22/01/2014 The Wales Report


22/01/2014

The Wales Report with Huw Edwards looks at claims that a lack of regulation and training for care workers is putting vulnerable people at risk.


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Tonight on the Wales Report... Is there a crisis brewing in the

:00:00.:00:14.

care sector? The Welsh government is urged to bring much tougher

:00:15.:00:16.

regulation of home care workers. We talk about income tax. And we ask

:00:17.:00:21.

what powers are needed to boost the Welsh economy?

:00:22.:00:23.

And the challenge of keeping Welsh politics in the headlines. But is

:00:24.:00:26.

more media coverage the same as more scrutiny? Stay with us for the Wales

:00:27.:00:28.

Report. Good evening, welcome to the Wales

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Report, where we take a look at the issues making an impact on lives in

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Wales. And we question some of those making the decisions.

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On tonight's programme, vulnerable adults who receive home care in

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Wales are potentially being put at risk by a lack of regulation and

:00:53.:00:55.

inconsistent standards of training. That is according to a leading Welsh

:00:56.:01:03.

charity. The vast majority, over 94% of professional care workers in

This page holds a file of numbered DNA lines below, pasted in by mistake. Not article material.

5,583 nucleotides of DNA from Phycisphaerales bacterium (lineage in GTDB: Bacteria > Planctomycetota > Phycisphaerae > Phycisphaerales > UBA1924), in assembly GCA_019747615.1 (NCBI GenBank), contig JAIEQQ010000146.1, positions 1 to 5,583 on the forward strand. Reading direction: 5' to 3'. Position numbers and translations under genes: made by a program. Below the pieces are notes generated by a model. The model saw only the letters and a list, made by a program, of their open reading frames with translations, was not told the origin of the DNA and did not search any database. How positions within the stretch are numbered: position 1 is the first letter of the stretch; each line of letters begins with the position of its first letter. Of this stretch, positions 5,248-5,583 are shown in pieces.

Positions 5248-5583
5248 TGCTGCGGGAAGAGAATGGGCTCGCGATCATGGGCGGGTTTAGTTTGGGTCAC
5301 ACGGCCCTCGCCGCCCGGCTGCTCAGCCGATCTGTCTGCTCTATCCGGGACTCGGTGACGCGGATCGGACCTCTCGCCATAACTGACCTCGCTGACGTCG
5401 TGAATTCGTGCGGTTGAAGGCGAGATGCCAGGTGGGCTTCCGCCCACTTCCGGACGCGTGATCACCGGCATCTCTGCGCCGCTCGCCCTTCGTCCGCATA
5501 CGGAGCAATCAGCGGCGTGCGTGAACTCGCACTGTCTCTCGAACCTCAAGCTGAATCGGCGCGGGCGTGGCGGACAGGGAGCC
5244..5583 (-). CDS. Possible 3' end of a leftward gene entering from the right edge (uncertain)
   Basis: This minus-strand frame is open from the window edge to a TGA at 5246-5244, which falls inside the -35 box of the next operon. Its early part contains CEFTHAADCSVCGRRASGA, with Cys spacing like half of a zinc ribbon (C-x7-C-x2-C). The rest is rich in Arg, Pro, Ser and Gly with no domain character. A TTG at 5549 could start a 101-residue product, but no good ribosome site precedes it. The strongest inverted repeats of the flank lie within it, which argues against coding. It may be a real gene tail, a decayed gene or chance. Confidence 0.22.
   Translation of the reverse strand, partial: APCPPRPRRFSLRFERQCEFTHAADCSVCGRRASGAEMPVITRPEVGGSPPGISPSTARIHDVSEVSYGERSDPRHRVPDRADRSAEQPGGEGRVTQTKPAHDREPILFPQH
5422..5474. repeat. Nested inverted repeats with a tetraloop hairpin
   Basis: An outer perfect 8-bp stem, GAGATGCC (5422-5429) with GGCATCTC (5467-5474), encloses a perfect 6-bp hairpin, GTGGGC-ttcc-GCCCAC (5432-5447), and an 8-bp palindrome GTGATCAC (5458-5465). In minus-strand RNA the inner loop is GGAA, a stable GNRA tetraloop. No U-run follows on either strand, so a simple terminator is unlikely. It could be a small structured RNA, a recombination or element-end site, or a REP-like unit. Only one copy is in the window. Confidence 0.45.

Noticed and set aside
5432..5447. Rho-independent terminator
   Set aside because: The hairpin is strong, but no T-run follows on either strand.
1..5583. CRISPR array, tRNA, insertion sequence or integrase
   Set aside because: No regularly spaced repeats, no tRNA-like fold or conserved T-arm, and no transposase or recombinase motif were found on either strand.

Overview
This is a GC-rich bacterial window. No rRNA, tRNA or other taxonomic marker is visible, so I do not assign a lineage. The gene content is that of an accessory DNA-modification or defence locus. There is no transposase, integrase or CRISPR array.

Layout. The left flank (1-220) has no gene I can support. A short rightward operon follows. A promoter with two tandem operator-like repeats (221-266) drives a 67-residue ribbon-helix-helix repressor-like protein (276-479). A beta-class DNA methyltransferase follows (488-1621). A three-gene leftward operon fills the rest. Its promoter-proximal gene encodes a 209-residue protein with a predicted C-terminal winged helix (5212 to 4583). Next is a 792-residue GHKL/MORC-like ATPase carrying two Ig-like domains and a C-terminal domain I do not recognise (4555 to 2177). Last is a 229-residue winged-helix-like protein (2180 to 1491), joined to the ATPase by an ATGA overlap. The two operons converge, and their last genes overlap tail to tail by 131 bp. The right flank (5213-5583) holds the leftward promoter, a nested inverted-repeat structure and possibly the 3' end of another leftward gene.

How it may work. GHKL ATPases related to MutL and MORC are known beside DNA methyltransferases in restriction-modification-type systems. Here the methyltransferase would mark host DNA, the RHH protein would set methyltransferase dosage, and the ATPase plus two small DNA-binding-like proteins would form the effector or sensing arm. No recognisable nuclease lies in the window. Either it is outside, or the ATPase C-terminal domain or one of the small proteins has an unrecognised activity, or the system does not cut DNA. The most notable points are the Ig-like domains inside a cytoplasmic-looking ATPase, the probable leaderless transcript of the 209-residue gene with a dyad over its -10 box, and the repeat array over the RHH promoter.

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Wales, are not registered with a regulating body. And they currently

:01:07.:01:08.

don't need any formal qualifications. Many in the sector,

:01:09.:01:12.

including qualifications. Many in the sector,

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the way, say change Every day, tens of thousands of

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vulnerable people across Wales relied on paid carers to come into

:01:35.:01:41.

their homes. They may be elderly or disabled and need assistance with

:01:42.:01:47.

vital tasks like taking medication, and sometimes that carer will be

:01:48.:01:50.

their only contact with the outside world. So how do we know whether our

:01:51.:01:57.

home carers at up to the task? The Ansett is we don't. Some workers do

:01:58.:02:06.

not need to have altercations and don't have to be registered with the

:02:07.:02:14.

regulator. The Wales Report has been contacted by a carer who is deeply

:02:15.:02:19.

worried about the situation. She wants to remain anonymous, but in

:02:20.:02:23.

e-mails still does that when she first darted as a carer she had very

:02:24.:02:28.

little training, despite having no previous experience. Training took

:02:29.:02:32.

place over eight weeks and was unpaid. Then there was a period of

:02:33.:02:38.

shadowing, going out with an experienced carer watching care put

:02:39.:02:43.

in practice, but only as good as the person you are shadowing all stop

:02:44.:02:47.

then you got your order and out you went. The lack of qualifications

:02:48.:02:52.

means most workers only in the minimum wage, and some only paid for

:02:53.:03:01.

the time the hard-working, not travelling between appointments, so

:03:02.:03:05.